CASTE BASED RESERVATION
India is the world’s largest democracy, yet in spite of this, it has been subjected to a hoard of controversies owing to the caste system. The caste system which is prevalent to date has been a fundamental part of Indian culture for time immemorial. This system led to the subjugation of the “lower castes” by the “higher castes.” Thus to improve the situation of the lower castes, the Government of India introduced caste based reservation in governmental jobs and educational institutions. But the question remains whether this has been beneficial or if it has led to further enhancement of the differences? Or whether the income/economic-based reservation scheme is a better option?
History of Caste Based Reservation in India
The first written text which talks about the caste based system or “dharma of the four social classes” in its entirety is the Manusmriti. It says that every individual’s job was fixed by their birth.
In modern India, some of the notable instances are from when in 1933, the then Prime Minister of Britain, Ramsay MacDonald established the Communal Award. A separate representation awarded to Muslims, Sikhs, Indian Christians, Anglo-Indians and Europeans. This award was strongly opposed by Mahatma Gandhi who fasted unto death to express his displeasure. However, it received immense support from the likes of B. R. Ambedkar. After several negotiations, Gandhi called off his fast and the Poona Pact was a result of these negotiations.
However, this wasn’t the first instance where the demands for “special status” were made by the minorities. Incidents date back to as early as 1891 when in the Princely State of Travancore there was a demand for caste based reservation in government jobs. The first official instance was in 1902 in Kolhapur were 50% reservation was provided for in services for backwards classes/communities (BCs).
Post-independence the most significant step was taken in 1979 when the Mandal Commission was formed. It was headed by Indian parliamentarian Bindheshwari Prasad Mandal to consider the question of seat reservations and quotas for people to redress caste discrimination, and used eleven social, economic, and educational indicators to determine “backwardness.” In 1980, the commission’s report affirmed the affirmative action practice under Indian law whereby members of lower castes (known as Other Backward Classes and Scheduled Castes and Tribes) were given exclusive access to a certain portion of government jobs and slots in public universities, and recommended changes to these quotas, increasing them by 27% to 49.5%.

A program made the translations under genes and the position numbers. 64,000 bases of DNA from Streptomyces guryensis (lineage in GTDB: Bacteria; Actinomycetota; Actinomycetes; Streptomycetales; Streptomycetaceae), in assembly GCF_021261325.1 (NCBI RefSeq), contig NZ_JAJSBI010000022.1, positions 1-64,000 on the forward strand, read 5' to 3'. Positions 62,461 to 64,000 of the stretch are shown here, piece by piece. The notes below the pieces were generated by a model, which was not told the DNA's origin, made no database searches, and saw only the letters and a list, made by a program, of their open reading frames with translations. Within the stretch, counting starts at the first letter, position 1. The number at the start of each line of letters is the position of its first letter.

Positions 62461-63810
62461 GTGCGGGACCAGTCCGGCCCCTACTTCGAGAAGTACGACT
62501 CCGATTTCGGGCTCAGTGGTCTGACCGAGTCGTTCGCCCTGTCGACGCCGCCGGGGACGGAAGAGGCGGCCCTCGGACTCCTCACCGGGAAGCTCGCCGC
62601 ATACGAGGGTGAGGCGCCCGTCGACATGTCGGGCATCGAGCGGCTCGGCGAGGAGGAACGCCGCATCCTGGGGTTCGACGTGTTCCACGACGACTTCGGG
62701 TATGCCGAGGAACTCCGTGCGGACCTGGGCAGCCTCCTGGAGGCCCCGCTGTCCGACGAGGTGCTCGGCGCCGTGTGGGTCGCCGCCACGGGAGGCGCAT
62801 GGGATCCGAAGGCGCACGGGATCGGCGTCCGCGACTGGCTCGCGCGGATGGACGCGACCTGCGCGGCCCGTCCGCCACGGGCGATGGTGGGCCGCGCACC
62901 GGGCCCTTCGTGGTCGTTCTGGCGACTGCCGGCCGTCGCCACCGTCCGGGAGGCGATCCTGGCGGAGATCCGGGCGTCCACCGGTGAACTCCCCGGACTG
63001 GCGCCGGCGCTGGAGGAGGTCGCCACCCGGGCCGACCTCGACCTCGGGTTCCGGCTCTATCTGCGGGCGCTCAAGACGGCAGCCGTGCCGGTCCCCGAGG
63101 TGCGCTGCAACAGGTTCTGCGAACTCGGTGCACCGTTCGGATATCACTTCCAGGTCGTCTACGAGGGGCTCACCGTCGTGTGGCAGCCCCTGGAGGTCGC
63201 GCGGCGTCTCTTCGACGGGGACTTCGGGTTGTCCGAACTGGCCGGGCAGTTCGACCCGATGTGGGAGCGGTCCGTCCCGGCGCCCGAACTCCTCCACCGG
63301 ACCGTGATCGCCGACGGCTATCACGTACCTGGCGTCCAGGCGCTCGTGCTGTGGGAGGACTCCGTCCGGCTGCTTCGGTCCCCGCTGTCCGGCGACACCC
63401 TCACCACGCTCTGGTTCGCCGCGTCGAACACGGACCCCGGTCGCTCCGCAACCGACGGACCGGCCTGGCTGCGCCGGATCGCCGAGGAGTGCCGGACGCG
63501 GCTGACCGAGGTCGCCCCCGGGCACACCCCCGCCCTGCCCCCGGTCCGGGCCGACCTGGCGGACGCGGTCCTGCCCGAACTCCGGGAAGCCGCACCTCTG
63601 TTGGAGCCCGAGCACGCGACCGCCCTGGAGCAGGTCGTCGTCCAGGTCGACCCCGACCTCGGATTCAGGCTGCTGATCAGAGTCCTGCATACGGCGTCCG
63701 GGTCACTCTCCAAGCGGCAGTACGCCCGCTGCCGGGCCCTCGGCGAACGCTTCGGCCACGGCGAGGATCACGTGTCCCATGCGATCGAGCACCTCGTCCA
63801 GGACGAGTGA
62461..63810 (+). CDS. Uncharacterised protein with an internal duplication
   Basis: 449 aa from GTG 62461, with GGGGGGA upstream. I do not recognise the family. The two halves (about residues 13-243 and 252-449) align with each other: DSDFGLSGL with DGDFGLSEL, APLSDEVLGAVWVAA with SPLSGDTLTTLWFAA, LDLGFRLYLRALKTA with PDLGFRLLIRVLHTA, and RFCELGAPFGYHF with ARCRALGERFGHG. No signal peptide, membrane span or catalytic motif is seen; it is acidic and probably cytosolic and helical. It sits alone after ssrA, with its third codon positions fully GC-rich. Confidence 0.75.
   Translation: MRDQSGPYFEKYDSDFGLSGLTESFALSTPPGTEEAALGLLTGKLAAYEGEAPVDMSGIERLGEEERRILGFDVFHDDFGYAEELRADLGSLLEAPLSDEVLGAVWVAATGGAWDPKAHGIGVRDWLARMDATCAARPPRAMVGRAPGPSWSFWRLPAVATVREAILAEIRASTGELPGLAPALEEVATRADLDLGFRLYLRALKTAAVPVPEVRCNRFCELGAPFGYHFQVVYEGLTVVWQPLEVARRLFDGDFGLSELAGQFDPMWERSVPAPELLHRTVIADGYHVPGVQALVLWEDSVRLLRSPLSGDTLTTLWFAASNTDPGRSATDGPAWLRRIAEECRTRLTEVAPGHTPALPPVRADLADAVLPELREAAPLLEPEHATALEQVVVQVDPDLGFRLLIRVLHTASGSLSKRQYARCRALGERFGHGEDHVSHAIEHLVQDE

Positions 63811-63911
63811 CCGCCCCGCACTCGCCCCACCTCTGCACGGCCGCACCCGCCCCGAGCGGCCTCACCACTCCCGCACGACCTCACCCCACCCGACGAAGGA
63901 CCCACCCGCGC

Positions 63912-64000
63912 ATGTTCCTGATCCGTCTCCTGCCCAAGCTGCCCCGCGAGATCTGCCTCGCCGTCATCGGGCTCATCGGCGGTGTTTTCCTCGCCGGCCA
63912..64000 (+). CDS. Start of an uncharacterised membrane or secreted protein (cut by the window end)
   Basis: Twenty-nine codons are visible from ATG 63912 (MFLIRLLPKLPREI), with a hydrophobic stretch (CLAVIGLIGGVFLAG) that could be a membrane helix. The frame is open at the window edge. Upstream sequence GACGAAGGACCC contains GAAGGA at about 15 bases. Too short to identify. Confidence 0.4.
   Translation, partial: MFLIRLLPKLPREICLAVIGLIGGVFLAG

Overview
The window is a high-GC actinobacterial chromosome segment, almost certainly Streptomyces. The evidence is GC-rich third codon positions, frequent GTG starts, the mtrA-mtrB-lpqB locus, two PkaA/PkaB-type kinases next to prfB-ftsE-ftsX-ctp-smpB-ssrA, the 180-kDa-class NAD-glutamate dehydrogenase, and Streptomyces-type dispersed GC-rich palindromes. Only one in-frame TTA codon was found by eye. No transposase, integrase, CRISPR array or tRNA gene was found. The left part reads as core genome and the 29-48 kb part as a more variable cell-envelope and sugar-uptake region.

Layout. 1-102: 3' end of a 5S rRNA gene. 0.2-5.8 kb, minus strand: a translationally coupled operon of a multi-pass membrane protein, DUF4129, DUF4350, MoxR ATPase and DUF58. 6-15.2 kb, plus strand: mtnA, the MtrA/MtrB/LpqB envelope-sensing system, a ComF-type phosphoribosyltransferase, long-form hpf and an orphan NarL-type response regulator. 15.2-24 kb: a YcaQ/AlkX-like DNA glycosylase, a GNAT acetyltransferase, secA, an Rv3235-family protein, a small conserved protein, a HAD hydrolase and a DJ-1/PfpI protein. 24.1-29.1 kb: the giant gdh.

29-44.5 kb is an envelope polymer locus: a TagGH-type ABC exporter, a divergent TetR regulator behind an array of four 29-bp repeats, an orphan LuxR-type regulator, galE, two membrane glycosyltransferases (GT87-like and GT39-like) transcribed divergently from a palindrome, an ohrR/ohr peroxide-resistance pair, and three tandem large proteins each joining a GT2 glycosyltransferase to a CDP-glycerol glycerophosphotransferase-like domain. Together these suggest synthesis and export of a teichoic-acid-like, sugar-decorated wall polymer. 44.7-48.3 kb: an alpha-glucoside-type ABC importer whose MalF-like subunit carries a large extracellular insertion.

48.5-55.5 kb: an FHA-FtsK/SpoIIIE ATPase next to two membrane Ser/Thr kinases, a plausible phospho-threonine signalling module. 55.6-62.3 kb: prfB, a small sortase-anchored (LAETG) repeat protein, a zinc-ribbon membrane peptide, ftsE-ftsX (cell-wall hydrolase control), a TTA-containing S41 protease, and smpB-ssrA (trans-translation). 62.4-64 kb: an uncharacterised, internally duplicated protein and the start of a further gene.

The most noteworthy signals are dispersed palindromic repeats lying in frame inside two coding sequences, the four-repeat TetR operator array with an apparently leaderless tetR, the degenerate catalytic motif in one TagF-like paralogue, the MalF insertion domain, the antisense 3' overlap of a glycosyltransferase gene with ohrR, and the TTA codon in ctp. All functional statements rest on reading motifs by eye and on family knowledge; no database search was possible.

But today are these reservations actually being implemented as was envisioned by our policy makers? The answer is prima facie ‘NO’ because the benefits are being stolen away by the “creamy layer.”
The Reservations Against Reservation
In accordance with the 93rd Constitutional Amendment, the government is allowed to make special provisions for “advancement of any socially and educationally backward classes of citizens”, including their admission in aided or unaided private educational institutions. And it was proposed that this reservation policy should be gradually implemented in private institutions and companies. This move faced severe opposition from non-reserved category students, as it reduced seats for the General (non-reserved) category from the existing 77.5% to less than 50.5% (since members of OBCs are also allowed to contest in the General category).
Article 15(4) of our constitution empowers the government to make special provisions for advancement of backward classes. Similarly, Article 16 provides for equality of opportunity in matters of employment or appointment to any post under the State.
“Clause 2 of Article 16 lays down that no citizen on the grounds of religion, race, caste, sex, descent, place of birth, residence or any of them be discriminated in respect of any employment or office under the State.”
However, clause 4 of the same article provides for an exception by conferring a certain kind of power on the government:
“it empowers the state to make special provision for the reservation of appointments of posts in favour of any backward class of citizens which in the opinion of the state are not adequately represented in the services.”
In a case Balaji v/s State of Mysore it was held that ‘caste of a person cannot be the sole criteria for ascertaining whether a particular caste is backward or not. Determinants such as poverty, occupation, place of habitation may all be relevant factors to be taken into consideration. The court further held that it does not mean that if once a caste is considered to be backward it will continue to be backward for all other times. The government should review the test and if a class reaches the state of progress where the reservation is not necessary it should delete that class from the list of backward classes.’
Thus, the underlying premise of the philosophy of reservation that all members of the “backward classes” are disadvantaged, while all members of “forward castes” are deemed to be good enough to get admission under their own steam is in my opinion, not a valid assumption; neither is it fair. Economic considerations cannot be ignored when arriving at who needs extra care in and by our society.